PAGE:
Friday, October 6

Two supplements that help compensate for inadequate sunlight exposure

The healing sun

Still from El Alma y El Cuerpo music video by Bomba Estéreo

Research is illuminating a forever-growing list of sunlight’s health benefits. This isn’t really surprising when you consider the fact that we evolved hunting and foraging under the sun. - Dr Joseph Mercola

Before I go a sentence further -- is it safe to take the nitric oxide (NO) pill supplement? For the answer read the label warnings on any bottle of nitric oxide sold online and this article's warnings about whether the stuff is safe to ingest in pill form.  You'll see there are so many strictures that I think the pill form should only be taken under a doctor's close supervision -- a doctor who is very knowledgeable about nitric oxide supplementation.  

The good news is that there are foods that naturally boost the body's production of NO. Here's a list of 10 such foods(Note beets; this might explain why Russians and others who live in low-sunlight regions with long winters can consume so much borscht.)  And then there's sunlight exposure to boost NO, and a few techniques as mentioned in Dr Mercola's article linked above.

However, if you're already taking blood-pressure reduction medication you don't want to go hog wild with any 'natural' supplement or food regime meant to reduce blood pressure unless you really know what you're doing. 

Again, consult with your physician -- and if that professional can't answer your questions about NO, find one who can.  Yes yes it's an investment of time and maybe money depending on your insurance but the payoffs are large in terms of improved health.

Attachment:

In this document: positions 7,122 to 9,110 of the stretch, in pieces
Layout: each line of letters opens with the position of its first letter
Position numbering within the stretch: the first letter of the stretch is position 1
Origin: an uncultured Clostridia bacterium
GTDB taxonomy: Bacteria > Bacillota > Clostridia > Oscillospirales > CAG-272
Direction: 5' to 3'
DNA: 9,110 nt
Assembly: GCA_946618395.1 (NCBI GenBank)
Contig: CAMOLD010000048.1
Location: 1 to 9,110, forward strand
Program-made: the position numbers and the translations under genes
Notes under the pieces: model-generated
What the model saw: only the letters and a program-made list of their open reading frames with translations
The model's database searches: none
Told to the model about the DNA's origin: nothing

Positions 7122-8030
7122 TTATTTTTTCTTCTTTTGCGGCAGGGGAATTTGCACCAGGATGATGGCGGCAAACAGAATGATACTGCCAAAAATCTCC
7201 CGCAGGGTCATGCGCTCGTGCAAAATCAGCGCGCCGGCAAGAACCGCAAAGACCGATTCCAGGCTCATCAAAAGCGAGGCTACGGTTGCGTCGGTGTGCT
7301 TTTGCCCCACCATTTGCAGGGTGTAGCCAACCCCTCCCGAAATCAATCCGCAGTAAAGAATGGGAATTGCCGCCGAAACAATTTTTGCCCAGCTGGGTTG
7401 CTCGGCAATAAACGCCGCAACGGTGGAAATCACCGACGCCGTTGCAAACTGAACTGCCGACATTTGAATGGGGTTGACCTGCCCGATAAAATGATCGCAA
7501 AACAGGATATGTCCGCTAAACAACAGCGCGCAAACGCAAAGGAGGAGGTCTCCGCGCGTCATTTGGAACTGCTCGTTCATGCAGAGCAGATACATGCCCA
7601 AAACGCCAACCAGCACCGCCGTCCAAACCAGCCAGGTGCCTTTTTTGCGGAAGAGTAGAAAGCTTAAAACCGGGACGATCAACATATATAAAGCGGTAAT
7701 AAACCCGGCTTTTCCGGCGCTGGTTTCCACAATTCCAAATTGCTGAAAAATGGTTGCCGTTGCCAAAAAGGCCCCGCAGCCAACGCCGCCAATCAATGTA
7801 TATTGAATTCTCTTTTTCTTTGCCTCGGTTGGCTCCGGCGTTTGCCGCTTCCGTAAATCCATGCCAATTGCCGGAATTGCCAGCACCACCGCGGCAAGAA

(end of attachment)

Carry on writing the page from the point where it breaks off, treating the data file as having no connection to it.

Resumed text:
It's very important in a variety of ways for the body to produce adequate nitric oxide -- a point overlooked by medical science until just a few years ago.  See the second report below.

One more point before I turn to the reports below. From Dr Mercola's article, a list of some ways in which adequate sunlight benefits health (emphasis mine):
Beside the benefits derived from increased vitamin D, the sun also provides relief from a wide variety of health problems from mechanisms separate from vitamin D. For a comprehensive overview, refer to our previous article on the sun’s benefits, but here are just a few:
  • Improved mood and energy levels through the release of endorphins
  • Better melatonin regulation and synchronization of your biorhythms
  • Suppression of the symptoms of fibromyalgia and multiple sclerosis
  • Treating tuberculosis, neonatal jaundice, and possibly T cell lymphoma
1. Vitamin D

Article excerpt below outlines research published October 3, 2017 in The Lancet Respiratory Medicine titled 
Vitamin D supplementation to prevent asthma exacerbations: a systematic review and meta-analysis of individual participant data

Vitamin D supplements protect against severe asthma attacks, study shows
Sarah Knapton, science editor 

3 OCTOBER 2017 • 11:30PM
The Telegraph [U.K.] 

Although the vitamin is produced in the body when exposed to sunlight, the researchers said it was difficult for people in Britain to soak up enough sunshine and recommended pills.

Asthma sufferers could halve their risk of suffering a severe attack which requires hospital simply by taking a vitamin D supplement, a new study suggests.